As the year starts dwindling down, there are many different things to be excited for—special holidays, yummy food, and the changing of the seasons. There’s nothing better than nestling by the fireplace as the snow falls outdoors. However, for runners who prefer hitting pavement than hopping on a treadmill during the late fall and winter months, there’s more preparation that goes into your daily runs than slapping on workout clothes and heading out the door. One thing to be mindful of: our skin. Windburn is no joke and in order to protect the largest organ (and not let the cold temps ruin your runs), follow a proper cold weather skin care routine to keep the skin moisturized and safe.
Below, we review six ways that runners can protect their skin from the cold. From preparation to paying attention during runs, and recuperating after our runs, there are key rules to follow to keep skin glowing and healthy.
Avoid taking hot showers.
It’s so tempting after a cold run to undress and treat yourself to a nice, hot shower, or a relaxing, hot bath. But, while making you feel all warm and cozy, rinsing off in hot water can be harmful to the skin. According to Baylor College of Medicine, after taking a hot shower or bath, the rising temperature on our skin causes the water to evaporate and leaves our skin drier than when we entered into the shower or bath. Doctors at Baylor recommend that you take a lukewarm shower instead of taking a hot shower. To ensure skin’s health, limit your showers to under fifteen minutes during the winter months. Additionally, once you hop out of the shower, be sure to pat dry instead of rubbing yourself down. This will avoid the towel from collecting necessary oils that lock in moisture on our skin.
This probably goes without saying, but moisturizer is your best friend in the winter months. Because cold weather runners are typically covered, it’s tempting to assume you only need to keep your face moisturized. Not true. The body needs a full rub down with lotion, too. The reason why moisturizer is so crucial is that the natural oils are mostly stripped away during the winter months. This is due to a mixture of cold weather, hot showers, and harsh soap being used to cleanse the skin. To ensure that moisture is locked in, and to avoid unnecessary patchy skin (which can lead to skin inflammation and irritation like eczema), moisturize as soon as you step out of your shower or bath. This will give the skin time to absorb the formula and create a fundamental base before stepping outside on your run.
Many believe that avoiding SPF is okay just because it’s winter—this is not the case. The sun is in full force (even during winter). Make sure to apply a moisturizer that includes a minimum of SPF 30 if you plan on running for over fifteen minutes outdoors. Don’t forget!
Stay away from harsh anti-bacterial soaps.
Colder months can bring on common colds, flu, and some nasty sniffles. So it’s understandable that you’d want to be heavy-handed with antibacterial soap when out and about or on a long run. What we don’t realize is that, while avoiding encounters with germs and bacteria, we’re stripping away natural oils on our hands. To kill two birds with one stone, before heading out on your run, Vanderbilt University recommends substituting anti-bacterial gel with antibiotic ointment (applied three times a day). Plus, apply hand cream underneath your running gloves. This way you’re combating germs while also restoring the hand’s natural oils.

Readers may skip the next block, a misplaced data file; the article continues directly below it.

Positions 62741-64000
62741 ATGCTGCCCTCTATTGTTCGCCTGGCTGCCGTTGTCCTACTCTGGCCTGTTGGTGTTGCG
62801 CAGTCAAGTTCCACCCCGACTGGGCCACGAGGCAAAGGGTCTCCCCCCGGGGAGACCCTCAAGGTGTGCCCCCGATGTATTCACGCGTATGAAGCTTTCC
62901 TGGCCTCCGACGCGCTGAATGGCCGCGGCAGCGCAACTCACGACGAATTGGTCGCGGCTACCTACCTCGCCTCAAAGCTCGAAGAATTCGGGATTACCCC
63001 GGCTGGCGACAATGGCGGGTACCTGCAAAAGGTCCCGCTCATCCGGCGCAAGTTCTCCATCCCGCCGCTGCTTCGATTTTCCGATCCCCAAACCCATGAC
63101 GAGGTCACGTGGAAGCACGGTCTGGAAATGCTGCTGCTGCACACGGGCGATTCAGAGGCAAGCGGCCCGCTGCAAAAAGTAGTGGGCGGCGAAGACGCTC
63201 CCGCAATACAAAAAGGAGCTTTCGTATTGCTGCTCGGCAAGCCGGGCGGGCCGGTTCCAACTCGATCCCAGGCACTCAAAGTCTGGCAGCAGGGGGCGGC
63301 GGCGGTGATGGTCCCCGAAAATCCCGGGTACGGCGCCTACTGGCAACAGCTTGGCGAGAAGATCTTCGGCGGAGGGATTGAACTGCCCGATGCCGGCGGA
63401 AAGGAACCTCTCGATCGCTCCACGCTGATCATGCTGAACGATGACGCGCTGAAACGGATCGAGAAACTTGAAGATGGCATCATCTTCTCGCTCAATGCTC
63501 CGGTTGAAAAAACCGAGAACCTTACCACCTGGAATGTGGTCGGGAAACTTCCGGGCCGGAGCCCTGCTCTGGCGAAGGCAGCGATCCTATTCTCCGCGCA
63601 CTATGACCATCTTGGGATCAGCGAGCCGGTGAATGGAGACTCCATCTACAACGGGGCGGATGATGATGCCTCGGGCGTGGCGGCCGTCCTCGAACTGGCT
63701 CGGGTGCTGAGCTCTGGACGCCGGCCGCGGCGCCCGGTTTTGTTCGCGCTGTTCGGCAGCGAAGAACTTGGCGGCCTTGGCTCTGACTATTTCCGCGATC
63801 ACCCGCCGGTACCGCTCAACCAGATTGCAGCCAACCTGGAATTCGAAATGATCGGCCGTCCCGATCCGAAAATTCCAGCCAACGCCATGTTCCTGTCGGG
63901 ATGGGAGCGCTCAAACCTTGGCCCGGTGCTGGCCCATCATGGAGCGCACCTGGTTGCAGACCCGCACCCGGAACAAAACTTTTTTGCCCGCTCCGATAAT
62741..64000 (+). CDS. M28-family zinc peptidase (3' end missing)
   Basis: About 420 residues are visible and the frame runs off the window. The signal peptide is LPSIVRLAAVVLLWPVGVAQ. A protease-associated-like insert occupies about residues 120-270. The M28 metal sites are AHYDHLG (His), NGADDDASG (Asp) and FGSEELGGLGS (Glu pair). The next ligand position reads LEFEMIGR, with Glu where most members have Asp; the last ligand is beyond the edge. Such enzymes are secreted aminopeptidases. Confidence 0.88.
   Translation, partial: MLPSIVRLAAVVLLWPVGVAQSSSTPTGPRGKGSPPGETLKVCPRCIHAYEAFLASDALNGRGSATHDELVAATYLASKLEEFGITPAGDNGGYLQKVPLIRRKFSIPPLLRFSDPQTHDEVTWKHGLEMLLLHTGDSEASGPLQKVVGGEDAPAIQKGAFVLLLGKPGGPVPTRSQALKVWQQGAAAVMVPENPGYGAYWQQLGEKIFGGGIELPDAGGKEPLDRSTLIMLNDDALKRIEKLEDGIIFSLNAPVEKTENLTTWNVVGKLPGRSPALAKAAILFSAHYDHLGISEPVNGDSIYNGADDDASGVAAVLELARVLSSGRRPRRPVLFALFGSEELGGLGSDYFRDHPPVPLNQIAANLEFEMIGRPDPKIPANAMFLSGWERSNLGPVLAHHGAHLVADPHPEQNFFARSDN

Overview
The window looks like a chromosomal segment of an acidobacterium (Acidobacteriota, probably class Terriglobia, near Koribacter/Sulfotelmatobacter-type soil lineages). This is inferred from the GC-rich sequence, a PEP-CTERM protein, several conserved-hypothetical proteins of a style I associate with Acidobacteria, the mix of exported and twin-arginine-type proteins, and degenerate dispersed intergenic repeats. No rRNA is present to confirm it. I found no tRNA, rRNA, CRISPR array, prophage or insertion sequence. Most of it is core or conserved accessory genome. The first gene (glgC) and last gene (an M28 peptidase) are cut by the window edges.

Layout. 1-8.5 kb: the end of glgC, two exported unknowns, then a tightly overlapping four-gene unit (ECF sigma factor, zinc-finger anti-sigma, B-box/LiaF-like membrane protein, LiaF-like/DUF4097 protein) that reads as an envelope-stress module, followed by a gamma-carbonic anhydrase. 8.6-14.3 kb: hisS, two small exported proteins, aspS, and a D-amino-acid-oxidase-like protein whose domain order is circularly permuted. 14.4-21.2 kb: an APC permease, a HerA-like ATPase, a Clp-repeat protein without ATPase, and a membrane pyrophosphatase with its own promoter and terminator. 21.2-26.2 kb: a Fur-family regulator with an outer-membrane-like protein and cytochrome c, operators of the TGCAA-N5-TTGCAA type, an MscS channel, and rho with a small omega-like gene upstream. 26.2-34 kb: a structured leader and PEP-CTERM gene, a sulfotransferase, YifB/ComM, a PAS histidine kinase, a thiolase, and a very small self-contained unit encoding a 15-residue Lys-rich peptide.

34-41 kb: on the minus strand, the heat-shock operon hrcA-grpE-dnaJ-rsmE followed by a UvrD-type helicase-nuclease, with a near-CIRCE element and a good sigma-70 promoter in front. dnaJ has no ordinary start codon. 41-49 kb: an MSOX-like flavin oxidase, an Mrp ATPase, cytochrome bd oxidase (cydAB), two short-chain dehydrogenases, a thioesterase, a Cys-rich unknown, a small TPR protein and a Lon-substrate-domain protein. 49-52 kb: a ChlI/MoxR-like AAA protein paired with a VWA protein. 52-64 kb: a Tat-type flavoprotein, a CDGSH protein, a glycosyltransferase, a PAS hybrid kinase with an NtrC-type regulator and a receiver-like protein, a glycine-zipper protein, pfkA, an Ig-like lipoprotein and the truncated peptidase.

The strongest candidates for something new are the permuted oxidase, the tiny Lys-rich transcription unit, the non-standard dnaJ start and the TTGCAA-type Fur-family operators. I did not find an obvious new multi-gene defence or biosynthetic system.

Use humidifiers at home.
Harvard Medical School recommends keeping a humidifier in your home during the cold months. This will help to restore lost moisture in the air, which assists in protecting the skin’s natural oil base. This insightful tip can apply to anyone, even those who don’t run outside. But, the reason this is a crucial step for outdoor runners (in the winter months) is that a humidifier moistens the room or home and helps seal in moisture in the nasal passages and skin. Before stepping outside, runners should do everything they can inside the home before exposing themselves to the cold elements. A humidifier will help even out the playing field, giving you more protection to the cold climate.
Watch out for early cold responses while running.
More than just drying out your skin and leaving it itchy and patchy, cold weather can add more serious implications to your epidermis (such as frostnip and frostbite—ouch!). Before the skin reaches these two stages, it goes through what is known as early cold responses. As an outdoor runner in winter, make sure to watch out for the signs of early cold responses. These can include a cold feeling to your skin, slight pain to the touch, and the skin turning red. If any of these symptoms arise, head indoors to the heat immediately.
Just like we change out our wardrobe for each season, the same should be done for our workout gear. During the late fall and winter months, workout outfits should consist of long pants, long sleeve shirts, and outerwear. Additionally, gloves and ear warmers should be worn if the temperature is under 40 degrees, as external extremities do not receive as much as the body’s core warmth. This can lead to both dryness and early cold responses. Here’s more on how to layer your clothes for cold-weather running.
The winter months don’t need to mean an end to your outdoor running season. Stay moisturized and mindful of how the cold weather impacts your skin and body and don’t ever push it past your limits. Know when to take it inside and hit the treadmill instead.